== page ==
Wednesday, July 27, 2005

The coming IPO frenzy

There are about 15 IPOs due to hit the UAE in the coming months. Shuaa has some interesting commentary:

Shuaa Capital Insight, July 2005

Pulling Liquidity

The two most active markets in terms of capital raising in the Gulf region today, are
by no coincidence the two best performing and most liquid; Saudi Arabia and the UAE. The latter market in particular is slated to see no less than 10 capital raising exercises over the next three months through rights issues and IPOs. The total amount of liquidity that will be raised will amount to nearly USD 9 billion. This liquidity will be directly sourced from the same pool that has been fueling the UAE market to record gains of over 100% in 2005 to-date alone. This amount represents around 6% of the market's total market capitalization, or more importantly 12% of the market's approximate free-float market capitalization, which is by most estimates already burdened by relatively high degree of leverage. It corresponds to around 22 days of average trading levels on the exchanges. It also corresponds to around 13% of
total bank deposits and 14% of money supply in the country as at the end of 2004. It is a substantial amount that will probably have an immediate and profound effect on the liquidity available to the market. It may even be the elusive trigger we have been anticipating for a market-wide correction, which from a valuations perspective is overdue. On the other hand, oil prices have reached a new record high recently, exceeding the USD 60 per barrel barrier. Trying to determine the net effect of these two contradicting factors on the liquidity in the market is difficult. The effect of higher oil prices has a more long term impact on liquidity, as it typically takes six months to a year to filter through to markets, with its short-term impact on the market limited to a boost in general sentiment and expectations. The anticipated capital draw will have a more immediate impact, and coupled with regular increases in interest rates, may result in a correction in the short to medium term, in which we expect the market to give up around 20% of its value at the peak. The long-term direction of the market will be determined by the rate at which this liquidity is replenished.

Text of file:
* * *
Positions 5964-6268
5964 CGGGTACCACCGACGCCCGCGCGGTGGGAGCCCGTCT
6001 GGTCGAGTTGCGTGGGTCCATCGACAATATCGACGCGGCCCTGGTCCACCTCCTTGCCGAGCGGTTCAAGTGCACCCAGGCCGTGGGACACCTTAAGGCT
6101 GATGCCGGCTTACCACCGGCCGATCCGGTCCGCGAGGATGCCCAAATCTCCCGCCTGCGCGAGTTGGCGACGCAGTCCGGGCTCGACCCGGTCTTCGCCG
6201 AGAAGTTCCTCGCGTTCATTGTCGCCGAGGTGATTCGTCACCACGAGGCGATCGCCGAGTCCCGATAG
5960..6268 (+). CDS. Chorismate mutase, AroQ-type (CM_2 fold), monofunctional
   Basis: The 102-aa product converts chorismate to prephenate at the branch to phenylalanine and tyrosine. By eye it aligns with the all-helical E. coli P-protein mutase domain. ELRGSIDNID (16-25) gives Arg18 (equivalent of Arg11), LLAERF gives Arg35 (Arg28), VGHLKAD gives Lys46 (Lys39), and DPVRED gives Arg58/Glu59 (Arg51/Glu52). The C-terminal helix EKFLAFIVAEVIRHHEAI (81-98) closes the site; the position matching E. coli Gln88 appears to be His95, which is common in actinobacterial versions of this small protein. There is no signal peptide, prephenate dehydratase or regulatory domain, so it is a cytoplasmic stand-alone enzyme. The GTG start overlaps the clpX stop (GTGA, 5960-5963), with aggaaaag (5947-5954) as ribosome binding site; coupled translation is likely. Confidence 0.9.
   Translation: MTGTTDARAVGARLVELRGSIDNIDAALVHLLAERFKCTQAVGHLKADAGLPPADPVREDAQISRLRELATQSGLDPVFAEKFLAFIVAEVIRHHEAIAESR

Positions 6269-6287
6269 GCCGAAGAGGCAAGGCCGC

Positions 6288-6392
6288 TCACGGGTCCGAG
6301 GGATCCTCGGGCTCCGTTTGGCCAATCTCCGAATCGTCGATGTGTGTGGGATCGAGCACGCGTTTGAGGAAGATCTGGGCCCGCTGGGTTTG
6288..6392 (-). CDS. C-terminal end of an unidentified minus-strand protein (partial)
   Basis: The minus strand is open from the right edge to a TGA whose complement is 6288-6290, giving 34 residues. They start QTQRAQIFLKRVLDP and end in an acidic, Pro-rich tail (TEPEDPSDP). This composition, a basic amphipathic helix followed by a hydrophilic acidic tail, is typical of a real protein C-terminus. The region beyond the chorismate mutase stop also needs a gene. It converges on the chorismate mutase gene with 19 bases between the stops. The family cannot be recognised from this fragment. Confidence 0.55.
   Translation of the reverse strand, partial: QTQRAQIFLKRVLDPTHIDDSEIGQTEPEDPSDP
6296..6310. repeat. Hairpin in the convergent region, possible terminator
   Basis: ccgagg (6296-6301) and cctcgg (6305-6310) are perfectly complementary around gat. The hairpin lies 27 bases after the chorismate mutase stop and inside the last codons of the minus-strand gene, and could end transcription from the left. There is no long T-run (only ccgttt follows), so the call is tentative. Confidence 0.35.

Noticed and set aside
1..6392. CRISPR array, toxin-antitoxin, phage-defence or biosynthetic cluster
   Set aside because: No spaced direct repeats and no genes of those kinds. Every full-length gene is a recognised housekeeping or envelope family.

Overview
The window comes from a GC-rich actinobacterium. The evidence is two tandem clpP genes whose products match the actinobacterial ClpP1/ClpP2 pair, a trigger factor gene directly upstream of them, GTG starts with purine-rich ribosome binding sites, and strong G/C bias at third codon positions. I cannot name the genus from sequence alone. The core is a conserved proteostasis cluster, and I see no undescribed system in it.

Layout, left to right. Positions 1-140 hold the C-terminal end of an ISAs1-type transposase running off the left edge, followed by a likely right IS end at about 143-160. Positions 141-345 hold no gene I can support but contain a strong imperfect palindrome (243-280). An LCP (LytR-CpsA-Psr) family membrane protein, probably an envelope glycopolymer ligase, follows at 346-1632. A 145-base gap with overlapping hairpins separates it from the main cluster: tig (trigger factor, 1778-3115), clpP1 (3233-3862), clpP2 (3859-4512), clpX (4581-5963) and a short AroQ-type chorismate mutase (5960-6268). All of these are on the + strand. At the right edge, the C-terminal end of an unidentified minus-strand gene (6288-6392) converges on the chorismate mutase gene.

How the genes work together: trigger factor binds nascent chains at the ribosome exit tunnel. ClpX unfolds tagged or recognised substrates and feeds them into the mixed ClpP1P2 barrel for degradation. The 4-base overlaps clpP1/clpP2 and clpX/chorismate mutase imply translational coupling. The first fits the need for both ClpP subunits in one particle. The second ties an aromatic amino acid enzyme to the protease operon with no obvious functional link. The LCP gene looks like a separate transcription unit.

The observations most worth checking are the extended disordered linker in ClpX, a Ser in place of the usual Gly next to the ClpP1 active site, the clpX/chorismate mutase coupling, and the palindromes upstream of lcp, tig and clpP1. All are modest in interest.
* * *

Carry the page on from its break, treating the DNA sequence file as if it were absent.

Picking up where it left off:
I'm very curious about whether Shuaa – whose straight-talking, pithy analysis has made them my favourite investment bank of the moment – has taken into consideration the overvaluation of the property market in the UAE.

A stock market correction of about 20% would be painful, but if it cascaded into a property market crash it could be excruciating.


Anonymous Anonymous said...

I'm a regular reader and just wanted to say how much I enjoy your posts on UAE economics. Keep up the good work.

I'm also curious - what's your profession?

29/7/05 11:31  
Blogger waterboy said...

Thanks - very kind of you.

I'm a business/politics journalist.

29/7/05 12:10  
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21/10/05 02:18  

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